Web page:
From Fritz Müller 14 June 1871
Itajahy, Sa Catharina, Brazil
June 14. 1871.
My dear Sir
Permit me to thank you cordially for your admirable book on the Descent of Man and for the great pleasure, I have derived from reading it. The wonderful discussion (Chapt. III) on “Moral Sense” has particularly struck me as good and original.—1 I was also exceedingly interested in the chapter (XI) on the sexual selection of Butterflies and on this head I hope you will permit me a few remarks.2
As to Ageronia I told you, some time ago, that I had not yet seen it here; but lately I have caught two specimens belonging to two species and I have seen, in the collection of a friend of mine, a third specimen of a third species. One of these specimens had been observed for many days by my children flying around some orange-trees near my house; it frequently alighted on the putrifying fruits on the ground, on the juice of which it seemed to feed. My children never heard any noise produced by it, nor did I; and this seems to confirm your view, that the noise is made only during the courtship of the sexes.—3
With regard to display. I observed a curious little fact with our Hesperiadæ;4 most of them are of a dull brownish colour; but there are some, in which the wings have a more or less vivid blue tint either on the upper, or on the lower surface; now the former, when alighting on a flower, always hold their wings expanded in a horizontal plane, while those of the latter are folded vertically, so that in either case the blue surface is exposed to view.—
Butterflies not only discover flowers by colour; but certain species even give an unmistakeable preference to certain colours. Thus Callidryas Philea and some other species of that genus almost exclusively visit brilliant red flowers; (Canna, Salvia, Hedychium, Quamoclit etc.).5 A red Hedychium in my garden was constantly surrounded by a multitude of Callidryas Philea (and of Papilio Thoas);6 and so are at present some plants of Quamoclit, while they never alighted on yellow or white Hedychium, nor on white or blue Ipomoeæ.—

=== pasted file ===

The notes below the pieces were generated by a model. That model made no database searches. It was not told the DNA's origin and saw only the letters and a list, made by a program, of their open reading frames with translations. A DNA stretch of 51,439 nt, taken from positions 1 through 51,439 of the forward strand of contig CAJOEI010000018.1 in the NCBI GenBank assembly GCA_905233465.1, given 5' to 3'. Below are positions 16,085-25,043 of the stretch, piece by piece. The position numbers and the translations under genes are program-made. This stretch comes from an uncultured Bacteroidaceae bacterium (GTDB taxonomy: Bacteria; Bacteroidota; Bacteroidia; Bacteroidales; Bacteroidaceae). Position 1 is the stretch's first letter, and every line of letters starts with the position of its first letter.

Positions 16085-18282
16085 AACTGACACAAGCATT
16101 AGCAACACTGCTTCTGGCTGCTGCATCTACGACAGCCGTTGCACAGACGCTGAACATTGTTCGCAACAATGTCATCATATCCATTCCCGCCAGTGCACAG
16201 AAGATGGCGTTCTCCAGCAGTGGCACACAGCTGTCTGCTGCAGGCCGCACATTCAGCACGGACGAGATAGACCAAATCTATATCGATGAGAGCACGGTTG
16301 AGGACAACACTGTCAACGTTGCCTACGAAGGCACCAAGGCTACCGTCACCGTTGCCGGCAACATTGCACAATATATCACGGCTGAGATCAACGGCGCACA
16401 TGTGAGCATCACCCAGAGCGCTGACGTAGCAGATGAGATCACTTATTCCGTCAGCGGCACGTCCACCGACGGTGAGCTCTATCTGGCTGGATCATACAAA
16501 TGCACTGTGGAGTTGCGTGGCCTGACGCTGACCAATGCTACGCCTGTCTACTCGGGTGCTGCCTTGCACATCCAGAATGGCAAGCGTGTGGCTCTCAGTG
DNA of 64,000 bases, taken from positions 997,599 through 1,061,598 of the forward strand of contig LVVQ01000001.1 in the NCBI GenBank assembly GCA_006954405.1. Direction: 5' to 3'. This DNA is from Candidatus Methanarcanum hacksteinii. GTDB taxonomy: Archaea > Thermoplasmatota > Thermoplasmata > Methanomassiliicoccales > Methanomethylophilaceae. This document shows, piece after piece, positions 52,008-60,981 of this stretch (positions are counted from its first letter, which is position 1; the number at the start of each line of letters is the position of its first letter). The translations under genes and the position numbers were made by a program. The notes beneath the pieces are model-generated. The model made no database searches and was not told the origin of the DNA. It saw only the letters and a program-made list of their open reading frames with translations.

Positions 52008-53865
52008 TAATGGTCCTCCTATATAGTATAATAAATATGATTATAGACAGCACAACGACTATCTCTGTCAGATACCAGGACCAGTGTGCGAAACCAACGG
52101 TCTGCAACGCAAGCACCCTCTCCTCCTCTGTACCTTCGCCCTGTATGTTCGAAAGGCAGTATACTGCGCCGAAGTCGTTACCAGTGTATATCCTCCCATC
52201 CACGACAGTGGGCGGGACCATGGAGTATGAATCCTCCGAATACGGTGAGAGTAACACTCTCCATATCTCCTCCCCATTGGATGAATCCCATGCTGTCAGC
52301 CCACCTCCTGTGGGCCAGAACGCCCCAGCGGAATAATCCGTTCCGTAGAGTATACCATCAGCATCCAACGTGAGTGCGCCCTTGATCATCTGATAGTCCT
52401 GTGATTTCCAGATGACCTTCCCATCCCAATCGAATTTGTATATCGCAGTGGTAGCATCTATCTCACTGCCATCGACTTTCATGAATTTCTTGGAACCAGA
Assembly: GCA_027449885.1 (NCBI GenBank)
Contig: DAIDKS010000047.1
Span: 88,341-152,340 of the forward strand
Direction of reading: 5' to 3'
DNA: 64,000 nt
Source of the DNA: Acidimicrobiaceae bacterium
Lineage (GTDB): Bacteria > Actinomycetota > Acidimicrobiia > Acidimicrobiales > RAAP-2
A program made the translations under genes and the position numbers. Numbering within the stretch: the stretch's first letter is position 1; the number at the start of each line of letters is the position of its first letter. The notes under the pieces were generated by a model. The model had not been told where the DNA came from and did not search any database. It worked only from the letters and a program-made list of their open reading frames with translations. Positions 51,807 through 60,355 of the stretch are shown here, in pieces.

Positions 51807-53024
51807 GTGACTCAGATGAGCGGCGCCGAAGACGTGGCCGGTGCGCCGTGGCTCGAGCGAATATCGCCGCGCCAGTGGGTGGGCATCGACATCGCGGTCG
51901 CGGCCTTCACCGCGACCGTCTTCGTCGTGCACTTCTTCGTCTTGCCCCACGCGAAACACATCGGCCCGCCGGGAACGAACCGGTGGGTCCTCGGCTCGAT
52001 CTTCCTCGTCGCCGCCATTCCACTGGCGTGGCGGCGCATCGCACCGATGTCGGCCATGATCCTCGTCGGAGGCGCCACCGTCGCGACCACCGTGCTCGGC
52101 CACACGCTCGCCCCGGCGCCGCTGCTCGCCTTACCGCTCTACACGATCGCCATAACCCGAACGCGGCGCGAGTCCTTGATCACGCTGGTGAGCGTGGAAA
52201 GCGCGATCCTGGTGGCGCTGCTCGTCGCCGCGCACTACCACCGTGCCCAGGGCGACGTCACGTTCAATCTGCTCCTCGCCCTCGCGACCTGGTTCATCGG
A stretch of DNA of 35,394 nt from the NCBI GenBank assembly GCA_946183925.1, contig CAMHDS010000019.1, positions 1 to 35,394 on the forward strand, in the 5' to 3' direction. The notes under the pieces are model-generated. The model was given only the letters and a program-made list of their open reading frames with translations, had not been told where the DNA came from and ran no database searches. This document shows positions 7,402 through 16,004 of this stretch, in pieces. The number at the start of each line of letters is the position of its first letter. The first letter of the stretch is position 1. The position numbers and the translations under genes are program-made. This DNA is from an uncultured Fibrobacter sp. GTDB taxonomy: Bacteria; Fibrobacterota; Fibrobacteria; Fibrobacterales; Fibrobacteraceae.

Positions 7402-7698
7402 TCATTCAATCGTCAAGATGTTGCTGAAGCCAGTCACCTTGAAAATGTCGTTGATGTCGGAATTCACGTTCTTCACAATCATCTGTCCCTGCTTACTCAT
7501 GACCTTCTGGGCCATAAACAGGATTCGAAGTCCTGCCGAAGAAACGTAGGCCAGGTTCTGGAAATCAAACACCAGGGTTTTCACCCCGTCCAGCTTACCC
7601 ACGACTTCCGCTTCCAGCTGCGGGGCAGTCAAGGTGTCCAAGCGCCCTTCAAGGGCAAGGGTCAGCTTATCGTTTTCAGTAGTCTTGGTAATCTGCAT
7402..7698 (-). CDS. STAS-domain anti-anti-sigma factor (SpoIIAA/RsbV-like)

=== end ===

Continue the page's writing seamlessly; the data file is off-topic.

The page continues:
You allude to the difficulty which some writers have felt in understanding, how the first steps in the process of mimickry could have been effected through natural selection; I must confess, that to me also this difficulty appears to be very great; for in those cases, in which a species is mimicked by three or more other species belonging to as many widely different families, or in which species of the same genus are imitating species belonging to two or three distinct families, it does not appear very probable that all the mimicked and mimicking species should have been moderately like each other, when the process of mimickry commenced.7 The former is, as you know, the case with some Ithomiæ on the Amazonas and also here with our common white Pieridæ and with Acræa Thalia,8 while on the other hand forms so dissimilar as the white butterfly (I, 1), Acræa Thalia (I, 2) and Mechanitis Lysimnia (I, 3) are, are all imitated by species of the genus Leptalis (I, 1a. 2a. 3a).—9
I was surprised by the fact, that though we have here several rather common species of Ithomia and several mimicking species of Leptalis, none of our Ithomiæ is, as far as I know, mimicked by a Leptalis, nor by any other butterfly,—while on the Amazonas Ithomiæ appear to have been imitated more frequently than any other butterflies.10 The fact may perhaps be explained by the circumstance that all our Ithomiæ are rather inconspicuous animals, in the way of Ithomia Sylvo11 (II, 5.), and so species, which wanted protection, might have been protected equally well by assuming any other inconspicuous dress.—